ROXANE GAY HAS established herself as a powerful voice that speaks of feminism, queerness and fatness with sensitivity and nuance. She has that rare ability to nurture two conflicting ideas at once, without needing to privilege one over the other. With Hunger, she takes us through the story of her struggles with and for her body with heartbreaking candour. Throughout, she is deeply aware of all the paradoxes that underlie her life: her weight is her fault, and yet how can it be her fault when she used it to overcome her assault? She loves her body, it is her body, it keeps her safe, and yet, she hates this ‘unruly body’ that will not be disciplined that will not allow her to be unnoticed and invisible, this body she cannot control. She struggles to be normal, she wants to be normal, but yet she is not normal, she doesn’t want to be normal.
Gay starts to talk about being sexually assaulted and confesses that she does not actually have the words to describe it. She can only say, ‘Something terrible happened.’ Gay was 12 when her boyfriend, a boy she thought she loved, and a group of his friends raped her. Traumatised, she began to eat to hide her body, to lose it in layers of safety and fat so that no boy would ever see her as a target again. Eating is the only way she can regain ownership of her body, but it is also the only way she can punish it for betraying her and attracting that kind of attention.
Hunger explores at length Gay’s relationship with food. It is a safe haven: ‘I didn’t need to be anything but myself when I ate.’ It is also a fast and easy way to feel happy—biologically speaking. But it also becomes a site of conflict. Gay’s parents are very concerned about her weight. When she eats in their house she feels monitored, judged, pressured. Her father tries every way he can find to motivate her—he reads about every fad; he offers her money; he accompanies her to the bariatric clinic. But this pressure, she says, made her less willing to lose the weight. It became a point of pride and stubbornness— love me how I am, for who I am and not what I look like—which is the worst paradox of fatness. The need to not be fat is at war with the need to be accepted with the fat, and it is hard to tell if the latter is the excuse or the hurdle: to refuse to lose weight because you deserve acceptance can also be the ultimate excuse to never try.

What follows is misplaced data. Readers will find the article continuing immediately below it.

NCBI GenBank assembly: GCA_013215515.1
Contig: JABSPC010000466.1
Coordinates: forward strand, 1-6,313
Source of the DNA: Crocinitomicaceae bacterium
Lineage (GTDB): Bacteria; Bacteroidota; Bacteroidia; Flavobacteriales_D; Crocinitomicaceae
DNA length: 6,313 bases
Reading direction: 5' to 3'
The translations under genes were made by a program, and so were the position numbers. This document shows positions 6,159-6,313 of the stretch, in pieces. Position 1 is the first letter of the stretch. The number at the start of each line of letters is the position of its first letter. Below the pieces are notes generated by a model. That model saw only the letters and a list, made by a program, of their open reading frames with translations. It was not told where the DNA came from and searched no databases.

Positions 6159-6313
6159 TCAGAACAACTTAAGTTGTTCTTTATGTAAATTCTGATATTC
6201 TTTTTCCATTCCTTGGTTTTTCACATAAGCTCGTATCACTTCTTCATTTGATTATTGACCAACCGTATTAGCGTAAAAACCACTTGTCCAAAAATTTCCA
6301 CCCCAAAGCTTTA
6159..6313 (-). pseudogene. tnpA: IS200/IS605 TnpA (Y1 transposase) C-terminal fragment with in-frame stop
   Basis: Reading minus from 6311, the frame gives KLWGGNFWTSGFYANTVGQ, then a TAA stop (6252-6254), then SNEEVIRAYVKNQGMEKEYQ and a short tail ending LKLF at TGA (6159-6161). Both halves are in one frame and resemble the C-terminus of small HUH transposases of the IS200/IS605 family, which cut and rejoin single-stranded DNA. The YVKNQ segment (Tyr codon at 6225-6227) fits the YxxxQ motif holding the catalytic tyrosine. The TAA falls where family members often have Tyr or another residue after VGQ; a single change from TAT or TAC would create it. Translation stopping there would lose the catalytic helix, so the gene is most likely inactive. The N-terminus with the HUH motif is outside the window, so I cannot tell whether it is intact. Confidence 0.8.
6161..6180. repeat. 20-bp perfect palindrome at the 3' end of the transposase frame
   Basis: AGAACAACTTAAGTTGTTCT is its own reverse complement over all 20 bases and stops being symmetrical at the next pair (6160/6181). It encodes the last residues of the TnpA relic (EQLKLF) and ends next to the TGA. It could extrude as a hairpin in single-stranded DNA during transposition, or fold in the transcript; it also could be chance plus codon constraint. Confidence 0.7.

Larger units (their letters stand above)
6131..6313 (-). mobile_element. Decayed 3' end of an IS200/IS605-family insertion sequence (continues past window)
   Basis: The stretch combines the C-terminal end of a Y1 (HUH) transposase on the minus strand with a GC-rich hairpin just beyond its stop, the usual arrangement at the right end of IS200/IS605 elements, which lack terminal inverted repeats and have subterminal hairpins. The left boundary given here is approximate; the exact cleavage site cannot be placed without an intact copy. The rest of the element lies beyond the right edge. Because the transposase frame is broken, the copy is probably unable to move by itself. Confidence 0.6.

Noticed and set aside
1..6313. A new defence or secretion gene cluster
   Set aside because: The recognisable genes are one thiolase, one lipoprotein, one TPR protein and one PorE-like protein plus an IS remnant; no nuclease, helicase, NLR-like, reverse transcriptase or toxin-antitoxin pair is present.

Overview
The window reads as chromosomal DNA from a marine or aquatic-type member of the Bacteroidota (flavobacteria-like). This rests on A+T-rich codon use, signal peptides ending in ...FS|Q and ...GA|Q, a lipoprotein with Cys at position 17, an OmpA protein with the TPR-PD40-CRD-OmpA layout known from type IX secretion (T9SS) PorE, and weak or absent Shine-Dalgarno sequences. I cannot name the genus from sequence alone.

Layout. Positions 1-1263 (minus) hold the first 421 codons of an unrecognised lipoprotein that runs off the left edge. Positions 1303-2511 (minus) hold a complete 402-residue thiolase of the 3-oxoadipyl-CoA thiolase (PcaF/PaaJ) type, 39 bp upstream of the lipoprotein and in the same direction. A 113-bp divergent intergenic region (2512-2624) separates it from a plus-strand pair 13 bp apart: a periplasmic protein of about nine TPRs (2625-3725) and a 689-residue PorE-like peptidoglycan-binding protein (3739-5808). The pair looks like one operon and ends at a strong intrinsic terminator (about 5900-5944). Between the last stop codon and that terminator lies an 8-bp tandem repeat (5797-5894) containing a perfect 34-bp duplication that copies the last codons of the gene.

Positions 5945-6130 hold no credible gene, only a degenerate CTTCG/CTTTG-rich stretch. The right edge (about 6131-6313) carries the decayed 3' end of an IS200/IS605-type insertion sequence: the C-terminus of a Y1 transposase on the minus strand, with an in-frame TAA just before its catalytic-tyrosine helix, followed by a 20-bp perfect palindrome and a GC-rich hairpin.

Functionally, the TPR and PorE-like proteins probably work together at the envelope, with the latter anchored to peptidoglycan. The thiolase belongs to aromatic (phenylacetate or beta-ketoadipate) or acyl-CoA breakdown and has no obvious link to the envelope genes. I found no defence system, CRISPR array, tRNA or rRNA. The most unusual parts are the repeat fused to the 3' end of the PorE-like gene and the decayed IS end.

And yet, this is not a book about hunger. It is a book filled with shame. Shame over her rape, shame for letting her parents down, shame over her body, shame over her lack of control, shame over not fitting into spaces and roles. There is even more shame over her hunger, her need to eat, than there is evocation of that hunger itself. Despite its deliberate engagement with body and weight, Hunger is far more a story about dealing with the consequences of sexual abuse. Gay’s fatness is not the problem; it is a solution that spawns further problems. And, while Gay finds and articulates many if not most of the problems of fatness, she misses an opportunity to connect them with larger threads in the conversation about the body, such as when she says her ‘body is the subject of public discourse’ or that she hates ‘equating [her] self-worth with the state of [her] body,’ as if this were a fat woman problem alone. This is just the female condition—you don’t have to be obese or even overweight; you just have to be female. Nevertheless, with its flaws, Hunger is a painful story, powerfully told, and deserves to be widely read.